In total, 24 support services, including patient/resident meals, housekeeping, plant operations, building maintenance, patient transport, the call centre, biomedical engineering, materials management and security, were outsourced to Sodexo under a consolidated model led by a Sodexo general manager who reports directly to YCH's vice-president of finance, support services and risk management. From the outset, both parties recognized that this was first and foremost a change management initiative that required sound principles and engagement strategies to support the implementation of new processes and technology. A Steering Committee composed of senior leaders from both organizations was established to oversee the transition.

With the exception of the retail food operation, whose staff were not hospital employees, the hospital had initially thought that it would retain its employment relationship with all employees, including its management and supervisory staff employed in the outsourced areas. The hospital felt that in doing so it would retain the managerial talent in the organization, avoid potential severance costs and encourage the managers to support the outsourcing initiative by eliminating the fear that they would lose their jobs.

While YCH was sincere in its objectives, it became apparent that in practice the hospital was creating a dual reporting relationship that made it difficult for the partnership to achieve its intended objectives. In the end, YCH decided to transfer the entire management function of all outsourced services to Sodexo by way of its Comprehensive Service Solutions (CSS). This transfer necessitated the creation of a management-transition strategy. Human resources leadership from the hospital and Sodexo established a set of guiding principles for the management transition and a communication plan that were endorsed by the Steering Committee. All hospital managers and supervisors, within scope, were offered employment with Sodexo in a comparable position and with compensation comparable to what they had with YCH.

To measure performance and demonstrate value to stakeholders, service level agreements (SLAs) were jointly developed and became effective following the implementation phase of the project. The SLAs defined the accountabilities that both YCH and Sodexo had for the achievement of stated outcomes. Fundamental to the development of the SLAs was a philosophy that went beyond traditional client-contractor relationships. It had a charter based on mutual trust, honesty and respect and a shared recognition that the partnership operated in a complex and constantly changing environment that required a willingness to adapt as necessary.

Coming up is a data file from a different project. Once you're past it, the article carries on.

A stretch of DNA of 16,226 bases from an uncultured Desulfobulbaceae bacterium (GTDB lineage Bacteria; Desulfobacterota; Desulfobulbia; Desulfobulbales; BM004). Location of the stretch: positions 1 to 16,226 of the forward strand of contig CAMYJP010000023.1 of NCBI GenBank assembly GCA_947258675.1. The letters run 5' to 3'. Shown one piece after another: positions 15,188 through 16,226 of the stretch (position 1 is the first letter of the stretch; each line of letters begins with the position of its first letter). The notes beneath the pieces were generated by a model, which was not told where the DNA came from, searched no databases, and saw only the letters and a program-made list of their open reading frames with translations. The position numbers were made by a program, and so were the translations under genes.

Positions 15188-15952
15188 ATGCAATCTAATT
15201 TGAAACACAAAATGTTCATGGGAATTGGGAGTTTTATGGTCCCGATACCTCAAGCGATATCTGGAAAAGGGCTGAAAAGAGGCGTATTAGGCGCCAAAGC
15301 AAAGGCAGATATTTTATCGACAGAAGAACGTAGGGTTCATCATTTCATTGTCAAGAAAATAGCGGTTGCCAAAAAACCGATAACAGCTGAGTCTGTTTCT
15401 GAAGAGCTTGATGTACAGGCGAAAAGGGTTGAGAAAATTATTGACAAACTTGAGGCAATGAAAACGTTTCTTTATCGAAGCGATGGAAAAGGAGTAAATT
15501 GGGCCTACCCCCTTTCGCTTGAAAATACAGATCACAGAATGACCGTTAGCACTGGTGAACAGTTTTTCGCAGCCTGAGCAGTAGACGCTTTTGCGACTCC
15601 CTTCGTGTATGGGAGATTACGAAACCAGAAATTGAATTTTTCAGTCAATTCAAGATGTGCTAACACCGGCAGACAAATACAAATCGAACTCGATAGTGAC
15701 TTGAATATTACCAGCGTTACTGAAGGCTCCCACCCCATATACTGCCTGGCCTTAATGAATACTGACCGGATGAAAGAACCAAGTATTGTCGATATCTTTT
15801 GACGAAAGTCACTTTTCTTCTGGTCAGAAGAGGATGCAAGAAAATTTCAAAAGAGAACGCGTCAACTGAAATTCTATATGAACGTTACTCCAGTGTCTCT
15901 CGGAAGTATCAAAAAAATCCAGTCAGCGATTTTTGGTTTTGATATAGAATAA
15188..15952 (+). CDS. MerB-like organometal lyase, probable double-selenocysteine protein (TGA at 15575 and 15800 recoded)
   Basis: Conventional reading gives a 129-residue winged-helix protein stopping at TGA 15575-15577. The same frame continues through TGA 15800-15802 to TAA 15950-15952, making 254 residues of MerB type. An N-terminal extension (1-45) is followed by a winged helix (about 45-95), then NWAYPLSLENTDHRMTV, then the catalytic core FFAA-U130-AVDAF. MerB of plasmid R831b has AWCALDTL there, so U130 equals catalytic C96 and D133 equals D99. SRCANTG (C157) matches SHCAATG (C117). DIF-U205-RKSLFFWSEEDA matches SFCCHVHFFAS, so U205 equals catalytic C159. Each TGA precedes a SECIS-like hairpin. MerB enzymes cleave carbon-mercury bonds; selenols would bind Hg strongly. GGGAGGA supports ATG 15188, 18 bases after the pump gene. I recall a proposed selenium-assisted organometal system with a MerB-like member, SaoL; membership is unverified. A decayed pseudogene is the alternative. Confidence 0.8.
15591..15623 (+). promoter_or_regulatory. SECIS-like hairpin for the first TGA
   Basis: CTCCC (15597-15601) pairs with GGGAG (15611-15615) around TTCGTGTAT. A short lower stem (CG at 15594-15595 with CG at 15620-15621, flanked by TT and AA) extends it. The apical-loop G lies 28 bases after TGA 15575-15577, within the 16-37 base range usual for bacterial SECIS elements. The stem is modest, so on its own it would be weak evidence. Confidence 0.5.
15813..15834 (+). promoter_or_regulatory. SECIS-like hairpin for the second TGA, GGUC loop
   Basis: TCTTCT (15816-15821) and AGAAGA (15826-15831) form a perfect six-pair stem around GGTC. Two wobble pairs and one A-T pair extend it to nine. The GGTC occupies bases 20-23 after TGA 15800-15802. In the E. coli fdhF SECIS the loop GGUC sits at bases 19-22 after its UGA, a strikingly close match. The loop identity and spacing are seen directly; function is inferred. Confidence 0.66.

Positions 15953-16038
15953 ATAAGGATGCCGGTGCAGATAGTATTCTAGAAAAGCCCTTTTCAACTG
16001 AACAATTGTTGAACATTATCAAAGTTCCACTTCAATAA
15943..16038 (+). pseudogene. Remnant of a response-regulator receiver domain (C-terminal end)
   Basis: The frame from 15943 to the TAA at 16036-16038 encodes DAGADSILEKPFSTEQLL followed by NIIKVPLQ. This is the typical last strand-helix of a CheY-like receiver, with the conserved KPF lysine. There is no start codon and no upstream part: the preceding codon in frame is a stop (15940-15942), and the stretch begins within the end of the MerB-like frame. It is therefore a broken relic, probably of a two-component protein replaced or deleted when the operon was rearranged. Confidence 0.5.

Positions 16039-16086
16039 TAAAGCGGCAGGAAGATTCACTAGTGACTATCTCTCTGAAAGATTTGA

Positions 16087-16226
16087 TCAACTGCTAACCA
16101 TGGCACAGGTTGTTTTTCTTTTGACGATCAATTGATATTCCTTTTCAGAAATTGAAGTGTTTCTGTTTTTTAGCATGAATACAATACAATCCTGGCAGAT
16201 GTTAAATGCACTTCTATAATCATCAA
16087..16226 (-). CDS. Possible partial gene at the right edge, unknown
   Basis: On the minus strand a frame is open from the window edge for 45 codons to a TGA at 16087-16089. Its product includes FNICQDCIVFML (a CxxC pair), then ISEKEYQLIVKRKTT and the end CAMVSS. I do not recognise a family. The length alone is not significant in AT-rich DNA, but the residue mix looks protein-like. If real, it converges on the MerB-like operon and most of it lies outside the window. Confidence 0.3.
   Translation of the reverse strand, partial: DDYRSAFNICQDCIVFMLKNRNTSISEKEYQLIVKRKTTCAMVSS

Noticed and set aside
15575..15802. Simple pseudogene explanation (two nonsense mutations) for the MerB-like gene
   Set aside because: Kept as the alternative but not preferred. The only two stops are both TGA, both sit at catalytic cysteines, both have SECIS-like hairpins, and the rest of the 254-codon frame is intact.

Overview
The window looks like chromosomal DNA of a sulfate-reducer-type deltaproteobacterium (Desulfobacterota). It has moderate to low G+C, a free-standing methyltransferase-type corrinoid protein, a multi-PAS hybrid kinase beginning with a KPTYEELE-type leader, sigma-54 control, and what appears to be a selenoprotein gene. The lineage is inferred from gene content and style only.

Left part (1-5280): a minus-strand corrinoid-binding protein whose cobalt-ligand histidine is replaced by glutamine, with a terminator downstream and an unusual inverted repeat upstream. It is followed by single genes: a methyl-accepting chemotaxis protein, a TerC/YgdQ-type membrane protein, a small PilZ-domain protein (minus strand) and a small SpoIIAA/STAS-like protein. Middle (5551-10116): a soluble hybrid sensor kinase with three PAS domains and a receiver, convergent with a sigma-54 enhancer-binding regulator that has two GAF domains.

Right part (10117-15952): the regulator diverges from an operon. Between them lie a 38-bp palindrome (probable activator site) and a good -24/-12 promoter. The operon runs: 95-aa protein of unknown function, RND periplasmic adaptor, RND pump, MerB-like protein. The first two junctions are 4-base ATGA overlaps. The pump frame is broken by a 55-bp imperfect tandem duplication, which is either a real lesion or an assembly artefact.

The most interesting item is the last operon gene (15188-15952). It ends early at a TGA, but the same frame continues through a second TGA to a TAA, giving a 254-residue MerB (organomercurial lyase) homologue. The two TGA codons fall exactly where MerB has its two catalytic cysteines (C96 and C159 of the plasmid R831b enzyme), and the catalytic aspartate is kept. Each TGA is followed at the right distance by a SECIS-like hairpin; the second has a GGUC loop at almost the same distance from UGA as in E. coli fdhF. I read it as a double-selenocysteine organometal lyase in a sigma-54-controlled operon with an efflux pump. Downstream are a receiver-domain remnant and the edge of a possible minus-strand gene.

Key performance indicators (KPIs) were identified and structures established for their collection and timely reporting. Finally, a detailed scorecard of productivity and efficiency indicators was developed and is used as a communication tool throughout the organization and at a board level.

Outcomes

Both parties agree that the CSS model has achieved the intended objectives initially established by YCH. In each outsourced support services area, operating costs have been aligned to the 25th percentile, and Sodexo is achieving (or exceeding) established hospital targets in all areas. Further, in January 2010, Accreditation Canada surveyed YCH; as a result of the changes implemented through the CSS model, the organization received its best accreditation score of the support services areas in YCH's 47-year history. Specific improvements were achieved in the following key areas: customer satisfaction, the availability and timeliness of services, a skilled workforce and developing and fostering a hospitality culture, financial performance and access to capital.

Customer Satisfaction